Here’s Why Millennials Are Trailing Behind Financially
Article Published by: Forbes.com
In money terms, millennials lag behind their elders. Just why is this? To find some answers, we turn to Grant Webster, a wise lead advisor at Dowling & Yahnke, an independent investment advisory and financial planning firm in San Diego, Calif.
Larry Light: For many years, it’s been conventional wisdom that children will enjoy a better standard of living than their parents.
Grant Webster: It’s stunning—the degree to which this axiom is no longer a given.
On many different fronts, millennials are faring worse financially than their parents. A report conducted by Young Invincibles, a research and advocacy group for Generation Y, and funded by the Ford Foundation, illustrates a variety of ways in which millennials have not kept up with their parents.
Light: What do the numbers tell us about their incomes, compared to forbears?
Webster: The 75 million millennials make up the greatest share of the workforce. But workers between the ages of 25 and 34 earn lower average salaries, $40,581, than baby boomers did at the same age, $50,910, when adjusted for inflation. These figures represent a stunning salary decline of 20%.
Salaries earned at the beginning of a career are critical because they often set the stage for an individual’s lifetime earnings. In 1989, a young adult without a college degree earned roughly the same income as a college graduate with student debt does today.
Light: Part of their burden is that college costs more now, right?
Webster: Unlike their parents, young adults today face ever-rising college costs and historic student debt. While millennials who’ve earned college degrees generally make more than those who don’t have a degree, they have not done as well as baby boomers at the same age.
The net wealth of millennials is only half that of baby boomers at that age. The report characterizes net wealth as what remains when you subtract your debts from your assets.
Young adults with college debt have seen their net wealth plummet in just two generations. In 1989 baby boomers with college debt had a net wealth of $86,500. A quarter-century later, millennials’ net wealth has plunged to $6,600.
Light: What do the numbers tell us about college degrees and accumulated assets?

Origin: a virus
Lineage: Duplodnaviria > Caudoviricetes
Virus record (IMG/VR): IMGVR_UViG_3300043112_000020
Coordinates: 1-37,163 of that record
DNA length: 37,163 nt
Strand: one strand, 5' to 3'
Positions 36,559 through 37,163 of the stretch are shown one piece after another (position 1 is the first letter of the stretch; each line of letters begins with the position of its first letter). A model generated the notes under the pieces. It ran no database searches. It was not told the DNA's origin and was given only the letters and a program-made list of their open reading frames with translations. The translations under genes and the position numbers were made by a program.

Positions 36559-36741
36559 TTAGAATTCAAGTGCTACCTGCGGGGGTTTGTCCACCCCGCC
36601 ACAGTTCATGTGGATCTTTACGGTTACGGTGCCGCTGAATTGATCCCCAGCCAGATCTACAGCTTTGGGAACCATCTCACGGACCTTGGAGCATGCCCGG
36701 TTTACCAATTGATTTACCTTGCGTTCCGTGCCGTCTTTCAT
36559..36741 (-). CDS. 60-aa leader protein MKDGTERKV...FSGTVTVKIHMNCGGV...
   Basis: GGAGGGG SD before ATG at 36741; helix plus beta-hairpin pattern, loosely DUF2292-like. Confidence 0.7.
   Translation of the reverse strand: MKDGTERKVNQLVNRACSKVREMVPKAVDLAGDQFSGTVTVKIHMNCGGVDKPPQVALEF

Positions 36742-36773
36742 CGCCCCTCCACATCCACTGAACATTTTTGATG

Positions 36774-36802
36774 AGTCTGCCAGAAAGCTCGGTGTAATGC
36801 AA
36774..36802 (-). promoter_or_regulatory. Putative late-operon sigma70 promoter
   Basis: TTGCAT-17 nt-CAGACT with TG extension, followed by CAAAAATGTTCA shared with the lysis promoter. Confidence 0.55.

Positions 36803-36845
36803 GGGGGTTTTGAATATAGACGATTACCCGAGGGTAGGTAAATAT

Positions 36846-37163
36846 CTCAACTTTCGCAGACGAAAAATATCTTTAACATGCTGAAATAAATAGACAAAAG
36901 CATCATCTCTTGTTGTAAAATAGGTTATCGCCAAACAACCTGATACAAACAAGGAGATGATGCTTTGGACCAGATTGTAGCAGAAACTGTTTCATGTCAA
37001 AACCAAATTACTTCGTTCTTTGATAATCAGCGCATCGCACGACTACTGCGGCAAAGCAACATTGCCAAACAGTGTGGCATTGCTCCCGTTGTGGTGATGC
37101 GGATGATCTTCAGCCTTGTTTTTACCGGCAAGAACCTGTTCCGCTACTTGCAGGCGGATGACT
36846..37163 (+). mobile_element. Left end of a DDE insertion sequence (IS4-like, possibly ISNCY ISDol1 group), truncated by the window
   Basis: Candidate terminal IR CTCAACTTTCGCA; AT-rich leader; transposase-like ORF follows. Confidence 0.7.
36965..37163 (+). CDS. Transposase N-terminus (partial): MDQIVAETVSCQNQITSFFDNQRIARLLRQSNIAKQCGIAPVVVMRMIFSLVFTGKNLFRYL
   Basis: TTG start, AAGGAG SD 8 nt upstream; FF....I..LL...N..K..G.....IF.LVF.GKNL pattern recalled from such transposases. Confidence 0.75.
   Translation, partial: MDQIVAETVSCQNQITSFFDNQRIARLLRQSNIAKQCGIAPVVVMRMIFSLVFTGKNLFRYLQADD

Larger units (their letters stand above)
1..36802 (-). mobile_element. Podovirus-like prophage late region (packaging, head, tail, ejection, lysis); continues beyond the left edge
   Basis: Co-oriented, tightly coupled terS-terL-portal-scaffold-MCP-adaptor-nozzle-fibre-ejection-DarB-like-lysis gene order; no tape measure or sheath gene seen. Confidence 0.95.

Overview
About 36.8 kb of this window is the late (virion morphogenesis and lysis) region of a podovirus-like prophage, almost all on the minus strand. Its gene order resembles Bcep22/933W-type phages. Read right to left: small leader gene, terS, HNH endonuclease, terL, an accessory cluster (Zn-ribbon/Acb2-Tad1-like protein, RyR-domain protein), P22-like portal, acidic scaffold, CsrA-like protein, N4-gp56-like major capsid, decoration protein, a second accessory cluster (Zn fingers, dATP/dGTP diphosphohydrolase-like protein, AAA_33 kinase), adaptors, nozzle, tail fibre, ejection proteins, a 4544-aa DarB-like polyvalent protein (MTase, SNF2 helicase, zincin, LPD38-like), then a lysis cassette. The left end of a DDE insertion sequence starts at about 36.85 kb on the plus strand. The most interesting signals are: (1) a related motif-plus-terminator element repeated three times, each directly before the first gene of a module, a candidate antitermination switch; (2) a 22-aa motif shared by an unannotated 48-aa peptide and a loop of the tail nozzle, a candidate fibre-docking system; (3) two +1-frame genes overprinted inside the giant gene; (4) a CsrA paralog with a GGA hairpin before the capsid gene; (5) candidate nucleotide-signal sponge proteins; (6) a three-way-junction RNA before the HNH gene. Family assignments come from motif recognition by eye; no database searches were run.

Webster: When baby boomers were young adults, they owned double the assets that young adults do now. Having a college education hasn’t protected millennials from these declines. Average assets for millennials with a college degree, as well as college debt, have declined 71% and for graduates without debt, average assets have dropped 45%.
Light: Why has this happened?
Webster: Millennials have been lagging behind their parents’ generation for several reasons. Here’s a quote from Tom Allison, deputy director of policy and research for Young Invincibles, to explain this:
“These findings uncover that millennials have been set back significantly, by not just the Great Recession but by decades-long financial trends, resulting in major generational declines in financial security between millennials and baby boomers when they were the same age.” The report lists lower government educational aid, lagging minimum wage mandates, rising racial and income-group inequality and higher student debt as among the causes to the millennials’ lagging behind.
“Millennials make up the greatest share of the workforce and the largest generation in history, so in many ways the situation facing young adults today forecasts the financial challenges ahead for the nation.”
Light: What can be done?
Webster: Even though millennials may be facing more financial headwinds than previous generations, they certainly have plenty of time and resources to play catch-up. By developing smart investment and savings habits early on, millennials can change the course and prosper just as their parents’ generation did.
About Jaime Bonetti Zeller
Jaime Bonetti Zeller is an investment professional and entrepreneur with businesses in multiple industries. He is president of Servicios Consulares Eurodom, the local partner in the Caribbean region for VFS Global, a leader global outsourcing and technology services specialist for diplomatic missions and governments worldwide. Jaime Bonetti Zeller also started the company Sofratesa de Panama inc., an organization in the engineering services industry located in Panama City.